Stomach and Spleen Qi Deficiency

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At a glance

Key attributes

Chinese name: 脾胃气虚      Pinyin name: Pí Wèi Qì Xū

Pattern nature: Empty combined pattern

Pattern(s) it combines from: Spleen Qi Deficiency Stomach Qi Deficiency

Causes

Common causes: Diet and eating habits

Diagnosis

Common symptoms: Tiredness Lassitude Weak Limbs Loose stools Poor appetite and four other symptoms

Pulse type(s): Empty (Xu)

Tongue description: Pale

Treatment

Treatment principle: Tonify Stomach and Spleen Qi

Common formulas: Si Jun Zi Tang Shen Ling Bai Zhu San

Pathology

It's very common for Stomach Qi Deficiency to be paired with Spleen Qi Deficiency since both Organs are so closely intertwined. The Stomach receives food and then sends the pure portion to the Spleen. Together they rule transportation of food essences.

Since they're the root of Grain Qi for the whole body, if Qi is deficient in those Organs, it ends up lacking everywhere. This is why fatigue is one of the main symptoms of this pattern.

It is also why patients feel a feeling of weakness of the limbs as the Stomach and Spleen are too weak to transport the food essences to the limbs.

The uncomfortable feeling in the epigastrium is due to Deficient Stomach Qi failing to descend. The fact it's a mere discomfort and not a feeling of pain is indicative that this is a Deficiency condition and not an Excess one.

Causes

Diet and eating habits: A diet lacking in nourishment and protein or undereating can cause a Deficiency of Spleen and Stomach Qi. Bad eating habits like having meals at irregular times, eating on the go or while working or stressed can also cause this pattern.

Diagnosing Stomach and Spleen Qi Deficiency

Pulse type(s): Empty (Xu)

Tongue description: Pale

Main symptoms: Tiredness Lassitude Weak Limbs Loose stools Poor appetite Lack of taste Pale complexion Epigastrium discomfort Slight abdominal distension after eating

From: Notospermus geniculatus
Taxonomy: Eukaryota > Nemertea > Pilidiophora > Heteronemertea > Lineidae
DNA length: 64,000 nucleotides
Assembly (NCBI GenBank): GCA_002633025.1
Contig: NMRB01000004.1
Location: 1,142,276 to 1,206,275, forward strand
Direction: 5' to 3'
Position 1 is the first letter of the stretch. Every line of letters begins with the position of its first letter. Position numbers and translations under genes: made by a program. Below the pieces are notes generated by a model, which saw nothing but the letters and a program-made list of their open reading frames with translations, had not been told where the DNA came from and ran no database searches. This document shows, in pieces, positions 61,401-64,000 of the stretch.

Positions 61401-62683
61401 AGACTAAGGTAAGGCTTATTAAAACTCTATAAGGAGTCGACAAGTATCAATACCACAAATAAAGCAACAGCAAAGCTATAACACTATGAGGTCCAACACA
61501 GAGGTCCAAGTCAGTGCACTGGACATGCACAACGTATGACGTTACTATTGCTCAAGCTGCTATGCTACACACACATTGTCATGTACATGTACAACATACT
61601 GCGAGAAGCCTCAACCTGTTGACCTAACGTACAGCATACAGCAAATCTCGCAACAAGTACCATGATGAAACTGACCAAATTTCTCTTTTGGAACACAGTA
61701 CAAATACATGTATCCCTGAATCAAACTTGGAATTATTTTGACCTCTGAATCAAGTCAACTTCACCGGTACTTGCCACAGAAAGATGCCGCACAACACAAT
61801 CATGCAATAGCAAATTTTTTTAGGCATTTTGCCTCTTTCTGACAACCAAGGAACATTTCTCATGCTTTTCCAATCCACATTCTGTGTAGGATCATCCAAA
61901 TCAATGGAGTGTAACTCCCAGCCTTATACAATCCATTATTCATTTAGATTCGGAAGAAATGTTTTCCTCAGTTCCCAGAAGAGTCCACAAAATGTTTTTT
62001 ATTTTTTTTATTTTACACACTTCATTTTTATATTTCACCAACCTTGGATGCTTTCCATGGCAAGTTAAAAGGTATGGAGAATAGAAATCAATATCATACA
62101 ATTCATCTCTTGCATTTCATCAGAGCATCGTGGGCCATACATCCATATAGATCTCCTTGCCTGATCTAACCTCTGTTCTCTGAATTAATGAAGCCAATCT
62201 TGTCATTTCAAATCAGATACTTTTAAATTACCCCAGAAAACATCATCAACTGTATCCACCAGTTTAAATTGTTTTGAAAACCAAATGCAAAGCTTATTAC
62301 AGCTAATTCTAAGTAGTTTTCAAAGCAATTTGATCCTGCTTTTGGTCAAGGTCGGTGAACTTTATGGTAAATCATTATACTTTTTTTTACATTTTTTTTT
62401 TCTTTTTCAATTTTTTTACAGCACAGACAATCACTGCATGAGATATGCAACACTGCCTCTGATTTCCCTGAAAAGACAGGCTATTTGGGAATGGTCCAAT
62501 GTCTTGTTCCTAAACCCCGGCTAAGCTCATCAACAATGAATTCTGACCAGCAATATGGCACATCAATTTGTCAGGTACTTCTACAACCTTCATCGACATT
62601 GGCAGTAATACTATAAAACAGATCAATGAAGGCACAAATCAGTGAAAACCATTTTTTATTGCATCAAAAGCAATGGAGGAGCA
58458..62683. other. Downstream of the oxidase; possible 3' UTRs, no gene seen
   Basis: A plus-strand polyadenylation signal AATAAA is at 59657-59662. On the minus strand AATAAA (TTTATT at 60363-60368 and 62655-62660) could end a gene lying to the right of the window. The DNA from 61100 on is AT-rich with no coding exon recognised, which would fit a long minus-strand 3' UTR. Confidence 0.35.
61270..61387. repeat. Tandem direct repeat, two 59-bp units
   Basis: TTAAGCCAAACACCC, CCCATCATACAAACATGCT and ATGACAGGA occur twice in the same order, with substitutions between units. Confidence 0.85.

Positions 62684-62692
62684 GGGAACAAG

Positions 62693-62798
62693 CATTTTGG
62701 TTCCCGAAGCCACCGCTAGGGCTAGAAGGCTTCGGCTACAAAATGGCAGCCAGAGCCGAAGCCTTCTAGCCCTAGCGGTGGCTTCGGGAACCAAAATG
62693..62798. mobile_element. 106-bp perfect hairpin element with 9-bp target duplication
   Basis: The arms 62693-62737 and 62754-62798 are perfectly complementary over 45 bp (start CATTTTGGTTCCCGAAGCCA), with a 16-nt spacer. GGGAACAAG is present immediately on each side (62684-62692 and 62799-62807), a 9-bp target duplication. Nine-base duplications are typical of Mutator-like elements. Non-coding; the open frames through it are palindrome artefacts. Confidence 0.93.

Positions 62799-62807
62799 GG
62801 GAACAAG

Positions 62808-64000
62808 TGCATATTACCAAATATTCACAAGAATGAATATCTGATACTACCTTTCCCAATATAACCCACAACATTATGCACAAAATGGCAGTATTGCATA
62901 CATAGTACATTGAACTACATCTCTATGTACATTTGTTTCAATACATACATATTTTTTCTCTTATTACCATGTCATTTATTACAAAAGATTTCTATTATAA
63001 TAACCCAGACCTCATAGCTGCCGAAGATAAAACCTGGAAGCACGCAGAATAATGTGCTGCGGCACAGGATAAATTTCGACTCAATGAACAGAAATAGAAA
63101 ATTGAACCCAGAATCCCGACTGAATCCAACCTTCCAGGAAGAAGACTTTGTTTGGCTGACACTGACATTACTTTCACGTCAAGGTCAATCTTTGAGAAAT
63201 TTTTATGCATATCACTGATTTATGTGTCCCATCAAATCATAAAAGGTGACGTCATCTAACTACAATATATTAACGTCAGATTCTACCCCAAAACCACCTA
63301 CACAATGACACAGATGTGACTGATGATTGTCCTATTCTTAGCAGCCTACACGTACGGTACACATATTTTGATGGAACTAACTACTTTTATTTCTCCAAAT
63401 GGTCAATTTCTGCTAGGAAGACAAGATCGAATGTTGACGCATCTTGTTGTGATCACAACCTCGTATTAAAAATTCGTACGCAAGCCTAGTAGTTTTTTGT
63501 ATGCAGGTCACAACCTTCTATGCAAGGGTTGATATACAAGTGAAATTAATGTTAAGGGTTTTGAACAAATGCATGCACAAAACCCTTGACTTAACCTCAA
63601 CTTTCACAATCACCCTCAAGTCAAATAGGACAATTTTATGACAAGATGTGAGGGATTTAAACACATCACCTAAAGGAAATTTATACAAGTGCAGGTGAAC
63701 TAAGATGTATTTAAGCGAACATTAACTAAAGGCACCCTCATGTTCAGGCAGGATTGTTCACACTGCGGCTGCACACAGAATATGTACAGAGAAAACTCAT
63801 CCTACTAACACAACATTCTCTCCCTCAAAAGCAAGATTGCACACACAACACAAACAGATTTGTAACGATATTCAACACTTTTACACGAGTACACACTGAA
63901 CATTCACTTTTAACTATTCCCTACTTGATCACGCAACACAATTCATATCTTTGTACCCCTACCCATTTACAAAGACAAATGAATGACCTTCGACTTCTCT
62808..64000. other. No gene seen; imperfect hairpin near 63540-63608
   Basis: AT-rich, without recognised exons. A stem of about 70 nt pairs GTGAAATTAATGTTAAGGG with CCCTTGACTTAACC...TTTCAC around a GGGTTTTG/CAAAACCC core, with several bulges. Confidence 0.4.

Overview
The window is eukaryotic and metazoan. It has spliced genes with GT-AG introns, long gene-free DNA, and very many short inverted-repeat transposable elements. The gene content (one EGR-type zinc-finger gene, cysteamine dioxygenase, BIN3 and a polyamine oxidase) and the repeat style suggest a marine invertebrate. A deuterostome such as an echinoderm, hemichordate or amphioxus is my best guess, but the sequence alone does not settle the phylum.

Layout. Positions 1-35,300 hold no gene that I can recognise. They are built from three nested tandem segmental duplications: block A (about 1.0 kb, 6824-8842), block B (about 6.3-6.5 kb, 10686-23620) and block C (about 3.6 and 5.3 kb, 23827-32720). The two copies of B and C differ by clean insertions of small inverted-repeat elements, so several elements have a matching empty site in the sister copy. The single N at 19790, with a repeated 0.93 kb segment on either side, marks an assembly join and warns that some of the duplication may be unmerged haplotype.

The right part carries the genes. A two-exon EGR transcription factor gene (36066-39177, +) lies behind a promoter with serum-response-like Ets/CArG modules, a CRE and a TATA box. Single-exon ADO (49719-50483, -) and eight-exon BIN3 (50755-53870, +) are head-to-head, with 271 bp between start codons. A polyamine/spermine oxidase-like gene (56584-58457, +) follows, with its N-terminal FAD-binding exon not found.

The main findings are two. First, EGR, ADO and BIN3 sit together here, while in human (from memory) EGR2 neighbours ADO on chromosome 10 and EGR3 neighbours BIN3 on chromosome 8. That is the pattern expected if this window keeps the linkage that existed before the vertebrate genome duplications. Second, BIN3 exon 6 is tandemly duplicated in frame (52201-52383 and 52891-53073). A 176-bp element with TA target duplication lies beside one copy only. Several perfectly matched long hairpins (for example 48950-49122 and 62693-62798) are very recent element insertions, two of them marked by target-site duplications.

Diagnosis commentary: Poor appetite, epigastric discomfort and tiredness are enough in and of themselves to diagnose Stomach and Spleen Qi Deficiency.

Treating Stomach and Spleen Qi Deficiency

Treatment principle

Tonify Stomach and Spleen Qi

Herbal formulas used to treat Stomach and Spleen Qi Deficiency

Si Jun Zi Tang

Source date: 1107 AD

Number of ingredients: 4 herbs

Key actions: Tonifies Qi. Strengthens the Spleen and Stomach.

Formula summary

Si Jun Zi Tang is a 4-ingredient Chinese Medicine formula. Invented in 1107 AD, it belongs to the category of formulas that tonify Qi.

Besides Stomach and Spleen Qi Deficiency, Si Jun Zi Tang is also used to treat Qi Deficiency or Stomach Qi Deficiency.

Read more about Si Jun Zi Tang

Shen Ling Bai Zhu San

Source date: 1107 AD

Number of ingredients: 10 herbs

Key actions: Augments the Qi. Strengthens the Spleen. Leaches out Dampness. Stops diarrhea.

Formula summary

Shen Ling Bai Zhu San is a 10-ingredient Chinese Medicine formula. Invented in 1107 AD, it belongs to the category of formulas that tonify Qi.

Besides Stomach and Spleen Qi Deficiency, Shen Ling Bai Zhu San is also used to treat Small Intestine Deficient and Cold or Stomach and Spleen Yin Deficiency.

Read more about Shen Ling Bai Zhu San

Diet recommendations

Eat only cooked foods (nothing raw). Particularly beneficial ingredients include: rice, millet, meat (especially beef), winter squash, vegetables, azuki beans, congee and warm or room temperature drinks such as warm milk.

Avoid cold, raw vegetables and fruits, juices, iced drinks, ice cream and frozen yogurt, salads, uncooked foods and the excessive use of sugar and other sweeteners.

Avoid strenuous exercise. Favor light activities such as Yoga, Tai Chi, Qi Gong, swimming, walking or bicycling.